KEY CONCEPTS

KEY CONCEPTS

• Selecting the appropriate diagnostic procedure depends, in part, on the clinician's index of suspicion.

• The threshold model for testing contains two decision points: when the index of suspicion is high enough to order a diagnostic procedure, and when the index of suspicion is so high that results from a procedure will not influence subsequent actions.

• Two components of evaluating diagnostic procedures are sensitivity and specificity.

• Sensitivity is a procedure's ability to detect a disease if one is present.

• Specificity is a procedure's ability to give a negative result if no disease is present.

• Two errors are possible: false-positive results occur when the procedure is positive but no disease is present; false-negative results occur when the procedure is negative but a disease is present.

• Sensitivity and specificity must be combined with the clinician's index of suspicion to properly interpret a procedure.

• The 2 × 2 table method provides a simple way to use sensitivity and specificity to determine how to interpret the diagnostic procedure after it is done.

• After sensitivity and specificity are applied to the clinician's index of suspicion, the probability of a disease based on a positive test and the probability of no disease with a negative test can be found. They are the predictive values of a positive and negative test, respectively.

• A likelihood ratio is the ratio of true-positives to false-positives; it is used with the prior odds of a disease (instead of the prior probability) to determine the odds after the test is done.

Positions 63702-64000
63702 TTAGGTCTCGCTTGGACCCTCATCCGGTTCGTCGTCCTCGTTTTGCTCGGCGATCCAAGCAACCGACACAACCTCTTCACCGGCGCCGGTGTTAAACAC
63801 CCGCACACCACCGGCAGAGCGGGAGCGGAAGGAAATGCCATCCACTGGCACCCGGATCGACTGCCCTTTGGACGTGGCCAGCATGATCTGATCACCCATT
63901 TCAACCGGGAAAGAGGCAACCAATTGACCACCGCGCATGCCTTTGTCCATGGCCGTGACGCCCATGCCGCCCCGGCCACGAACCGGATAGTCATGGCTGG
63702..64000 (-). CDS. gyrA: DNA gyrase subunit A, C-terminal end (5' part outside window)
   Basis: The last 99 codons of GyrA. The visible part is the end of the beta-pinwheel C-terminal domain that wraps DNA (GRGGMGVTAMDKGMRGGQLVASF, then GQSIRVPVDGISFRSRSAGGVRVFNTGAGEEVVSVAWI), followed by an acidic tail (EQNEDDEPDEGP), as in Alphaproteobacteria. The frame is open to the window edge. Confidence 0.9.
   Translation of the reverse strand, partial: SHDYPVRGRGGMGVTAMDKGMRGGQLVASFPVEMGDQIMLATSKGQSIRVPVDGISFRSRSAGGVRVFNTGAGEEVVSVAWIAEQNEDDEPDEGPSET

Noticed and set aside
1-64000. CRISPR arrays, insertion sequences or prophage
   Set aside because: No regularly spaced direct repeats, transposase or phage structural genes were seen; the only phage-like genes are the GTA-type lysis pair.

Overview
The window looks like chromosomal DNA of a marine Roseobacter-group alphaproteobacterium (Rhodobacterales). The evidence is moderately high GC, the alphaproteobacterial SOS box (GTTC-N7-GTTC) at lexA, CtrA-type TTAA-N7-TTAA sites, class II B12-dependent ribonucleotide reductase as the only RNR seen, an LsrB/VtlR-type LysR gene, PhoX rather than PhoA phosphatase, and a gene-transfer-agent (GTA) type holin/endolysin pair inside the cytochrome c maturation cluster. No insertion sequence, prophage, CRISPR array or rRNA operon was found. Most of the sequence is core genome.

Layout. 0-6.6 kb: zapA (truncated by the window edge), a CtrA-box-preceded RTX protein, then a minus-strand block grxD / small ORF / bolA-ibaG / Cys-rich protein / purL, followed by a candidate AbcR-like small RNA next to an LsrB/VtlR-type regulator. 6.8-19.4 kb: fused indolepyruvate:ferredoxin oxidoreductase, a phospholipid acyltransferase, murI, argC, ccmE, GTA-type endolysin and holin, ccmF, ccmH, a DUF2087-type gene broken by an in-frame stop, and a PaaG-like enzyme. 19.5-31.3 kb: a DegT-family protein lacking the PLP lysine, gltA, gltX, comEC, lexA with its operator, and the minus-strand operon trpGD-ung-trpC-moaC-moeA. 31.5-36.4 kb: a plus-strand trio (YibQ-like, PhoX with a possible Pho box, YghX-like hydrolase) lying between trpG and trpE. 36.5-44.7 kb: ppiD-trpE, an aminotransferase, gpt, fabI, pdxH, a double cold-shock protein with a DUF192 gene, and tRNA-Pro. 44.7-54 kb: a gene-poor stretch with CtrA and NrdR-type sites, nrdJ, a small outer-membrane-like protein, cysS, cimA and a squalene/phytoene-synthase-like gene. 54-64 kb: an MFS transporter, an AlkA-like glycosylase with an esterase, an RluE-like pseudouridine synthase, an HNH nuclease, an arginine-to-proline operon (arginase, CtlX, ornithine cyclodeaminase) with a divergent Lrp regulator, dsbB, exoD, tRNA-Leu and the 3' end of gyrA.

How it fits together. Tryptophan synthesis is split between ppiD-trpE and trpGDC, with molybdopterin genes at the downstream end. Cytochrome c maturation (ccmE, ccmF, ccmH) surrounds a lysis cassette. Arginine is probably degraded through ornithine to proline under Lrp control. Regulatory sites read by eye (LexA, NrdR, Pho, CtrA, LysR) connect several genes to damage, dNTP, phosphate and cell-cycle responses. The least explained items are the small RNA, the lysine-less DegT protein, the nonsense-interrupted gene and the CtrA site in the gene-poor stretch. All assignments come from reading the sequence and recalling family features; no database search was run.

• A decision tree may be used to find predictive values.

• Bayes’ theorem gives the probability of one outcome, given that another outcome has occurred. It is another way to calculate predictive values.

• A sensitive test is best to rule out a disease; a specific test is used to rule in a disease.

• ROC (receiver operating characteristic) curves are used for diagnostic procedures that give a numerical result, rather than simply being positive and negative.

• Decision analysis, often using decision trees, is an optimal way to model approaches to diagnosis or management.

• Outcomes for the decision analysis may be costs, quality-of-life adjusted survival, or subjective utilities measuring how the patient values different outcomes.

• The optimal decision from a decision tree may be analyzed to learn how sensitive the decision is to various assumptions regarding probabilities, costs, and so on.

• Decision analysis can be used to compare two or more alternative approaches to diagnosis or management (or both).

• Decision analysis can be used to compare the timing for diagnostic testing.

• Journal articles should not publish predictive values without reminding readers that these values depend on the prevalence or index of suspicion.

PRESENTING PROBLEMS

Presenting Problem 1

A 57-year-old man presents with a history of low back pain. The pain is aching in quality, persists at rest, and is made worse by bending and lifting. The pain has been ...

Pop-up div Successfully Displayed

This div only appears when the trigger link is hovered over. Otherwise it is hidden from view.